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Beefing Up the BEAD Workforce

Sept. 11, 2023
Learn how much talent you need to deliver on your BEAD deployment promises.

Seven Steps for Conducting a BEAD Workforce Gap Analysis 

BEAD sets out to bring high-speed broadband Internet to the millions of Americans that are currently unserved and underserved—estimated to be around 13.1 million locations based on the data in the FCC Broadband Map.

Building this new infrastructure will be a multi-year endeavor, unlike anything seen before. According to the government’s calculations, 150,000 telecom jobs will be created by BEAD, while research by the Fiber Broadband Association (FBA) estimates the industry will need over 205,000 new jobs in the next five years.

Many different job roles are needed to construct, operate, and maintain the new networks built through BEAD funding—and these will be required in every state. However, the telecom workforce has been shrinking for years and the industry lacks an efficient pipeline to bring in new workers.

Considering the above, there is serious risk that there will not be enough feet on the ground to deliver the new networks. For the states, insufficient availability of high-skilled labor will result in workforce bottlenecks, leading ultimately to delayed or failed projects.

Workforce availability is not a new challenge to the telecommunications industry. To put it into numbers, the telecommunications workforce has declined every year over the past decade, down 23% from 854,200 in January 2013 to a projected 656,700 workers in January 2023. While the U.S. Government Accountability Office (GAO) finds there are mixed indicators of an industry-wide labor shortage, the Bureau of Labor Statistics (BLS) finds the average turnover to be 56.9% for construction and 54.9% for utilities.

Workforce development is a broad topic area with many components and, when it comes to BEAD, it’s a large undertaking that’s ambitious in nature. A comprehensive strategy necessitates engagement from more than just the telecommunications industry—construction, secondary and post-secondary education, community partners/organizations, and other state agencies—are needed to shape and support state initiatives. 

This comprehensive strategy must include five subsections:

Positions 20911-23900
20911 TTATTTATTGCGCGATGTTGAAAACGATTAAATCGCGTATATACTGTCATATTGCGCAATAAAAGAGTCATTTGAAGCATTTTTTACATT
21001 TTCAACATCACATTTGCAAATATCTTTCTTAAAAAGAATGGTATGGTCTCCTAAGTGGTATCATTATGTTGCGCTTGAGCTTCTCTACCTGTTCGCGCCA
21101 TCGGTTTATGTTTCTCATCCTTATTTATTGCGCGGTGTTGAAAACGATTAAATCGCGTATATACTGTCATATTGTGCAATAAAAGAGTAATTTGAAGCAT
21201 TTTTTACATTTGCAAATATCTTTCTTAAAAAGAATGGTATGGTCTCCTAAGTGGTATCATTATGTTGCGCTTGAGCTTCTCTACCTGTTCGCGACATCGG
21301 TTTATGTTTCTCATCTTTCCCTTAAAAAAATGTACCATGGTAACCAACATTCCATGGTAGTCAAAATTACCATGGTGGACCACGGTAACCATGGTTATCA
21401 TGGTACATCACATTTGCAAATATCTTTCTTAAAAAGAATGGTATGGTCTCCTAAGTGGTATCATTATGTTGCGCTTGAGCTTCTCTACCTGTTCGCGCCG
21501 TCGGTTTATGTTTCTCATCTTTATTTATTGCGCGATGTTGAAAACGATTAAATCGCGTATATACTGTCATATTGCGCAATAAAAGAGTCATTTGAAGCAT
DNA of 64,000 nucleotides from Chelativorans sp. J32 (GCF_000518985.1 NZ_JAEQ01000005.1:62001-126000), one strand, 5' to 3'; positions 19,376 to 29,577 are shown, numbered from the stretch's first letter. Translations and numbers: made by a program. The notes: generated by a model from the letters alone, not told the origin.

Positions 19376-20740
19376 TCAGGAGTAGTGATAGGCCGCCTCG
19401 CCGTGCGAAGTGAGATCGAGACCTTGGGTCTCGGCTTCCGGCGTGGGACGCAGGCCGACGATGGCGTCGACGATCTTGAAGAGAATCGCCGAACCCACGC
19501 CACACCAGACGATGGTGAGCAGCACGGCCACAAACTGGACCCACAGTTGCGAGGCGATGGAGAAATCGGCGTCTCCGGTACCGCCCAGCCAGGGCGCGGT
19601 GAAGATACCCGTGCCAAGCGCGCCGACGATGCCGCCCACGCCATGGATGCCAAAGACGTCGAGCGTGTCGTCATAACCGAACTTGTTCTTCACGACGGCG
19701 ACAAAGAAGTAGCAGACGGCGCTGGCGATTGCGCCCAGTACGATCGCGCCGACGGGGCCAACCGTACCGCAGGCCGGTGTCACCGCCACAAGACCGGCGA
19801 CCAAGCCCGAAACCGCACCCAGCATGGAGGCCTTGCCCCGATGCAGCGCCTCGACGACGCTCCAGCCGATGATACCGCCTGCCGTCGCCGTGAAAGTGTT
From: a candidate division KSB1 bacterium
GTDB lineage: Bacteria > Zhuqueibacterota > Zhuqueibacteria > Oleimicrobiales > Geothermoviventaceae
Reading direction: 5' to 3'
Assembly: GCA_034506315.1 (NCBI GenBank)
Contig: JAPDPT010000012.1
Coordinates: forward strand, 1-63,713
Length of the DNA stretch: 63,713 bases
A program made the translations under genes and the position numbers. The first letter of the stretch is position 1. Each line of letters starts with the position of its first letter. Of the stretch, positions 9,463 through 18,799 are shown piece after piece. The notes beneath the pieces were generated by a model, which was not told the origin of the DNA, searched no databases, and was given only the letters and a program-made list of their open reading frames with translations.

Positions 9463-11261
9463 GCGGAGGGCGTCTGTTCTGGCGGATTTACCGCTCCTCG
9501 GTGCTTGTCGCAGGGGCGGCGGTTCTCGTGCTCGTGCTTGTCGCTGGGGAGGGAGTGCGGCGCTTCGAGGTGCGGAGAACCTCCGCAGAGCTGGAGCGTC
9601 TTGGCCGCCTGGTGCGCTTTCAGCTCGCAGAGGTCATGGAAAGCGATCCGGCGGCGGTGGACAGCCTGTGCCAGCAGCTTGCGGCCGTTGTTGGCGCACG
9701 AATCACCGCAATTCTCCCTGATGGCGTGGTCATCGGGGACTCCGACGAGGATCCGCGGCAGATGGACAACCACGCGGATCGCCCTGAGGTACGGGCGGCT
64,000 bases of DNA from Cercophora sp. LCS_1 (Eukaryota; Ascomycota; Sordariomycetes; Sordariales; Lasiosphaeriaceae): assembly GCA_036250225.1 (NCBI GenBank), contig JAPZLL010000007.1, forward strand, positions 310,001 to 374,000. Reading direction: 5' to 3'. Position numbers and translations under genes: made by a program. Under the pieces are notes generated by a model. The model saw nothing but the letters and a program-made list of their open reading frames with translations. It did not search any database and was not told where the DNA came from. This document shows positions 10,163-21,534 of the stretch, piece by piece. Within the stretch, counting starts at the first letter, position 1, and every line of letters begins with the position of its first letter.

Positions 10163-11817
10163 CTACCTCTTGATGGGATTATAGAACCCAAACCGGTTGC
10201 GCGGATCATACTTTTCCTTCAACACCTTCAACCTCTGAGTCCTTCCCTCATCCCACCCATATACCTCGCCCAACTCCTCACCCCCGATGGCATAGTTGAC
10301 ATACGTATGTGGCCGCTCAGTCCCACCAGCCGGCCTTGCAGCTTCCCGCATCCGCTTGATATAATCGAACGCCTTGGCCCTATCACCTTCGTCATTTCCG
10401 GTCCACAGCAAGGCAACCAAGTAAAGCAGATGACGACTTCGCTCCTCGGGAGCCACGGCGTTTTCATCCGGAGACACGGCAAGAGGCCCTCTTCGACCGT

1. Workforce Development Goals: Aligning the strategy with the BEAD program.
  2. Creating a Dedicated Team: Establishing a core team to lead the workforce research, analysis, and strategy development.
  3. Conducting a Workforce Gap Analysis: Estimating the gap between labor needed for BEAD deployment and projected available labor in the state.
  4. Surveying State Resources: Engaging stakeholders to gather their input and understand the resources available for workforce development in the state.
  5. Defining the Workforce Development Strategy: Synthesizing findings from stakeholder discussions and create a strategy that meets the Five-Year Action Plan requirements.

This article summarizes one key part of the five subsections—conducting a Workforce Gap Analysis. 

The Seven-Step Program

The first step in scoping the “what, where, and when” of workforce needs is to document current and expected capacity. To quantify this workforce shortfall, states will need to conduct a workforce gap analysis. This analysis will provide vital insight into the size and shape of the existing workforce and identify the nature and scale of upcoming workforce supply risks. The output of this activity provides the foundation and context on which to build the workforce development strategy.

A workforce gap analysis will follow seven steps:

1. Assemble the analysis team: The team should include data analyst expertise and experience with job classifications systems, statistics, and/or quantitative research on labor markets.

2. Survey employers to understand current workforce composition: Gather data from employers within the state on the job roles needed for fiber broadband deployment (e.g., fiber splicers, surveyors, construction managers, etc.), number of employees, age profile by role, and historical recruitment and attrition rates. Map out the workforce to understand locations (e.g., rural geographies) where labor is scarce.

3. Define which occupations are in scope: Select job classification system/approach to use in scoping roles for the gap analysis. At this stage, it’s imperative to be aware of all jobs involved in a deployment project, as a worker shortage along any part of the process can cause delivery delays.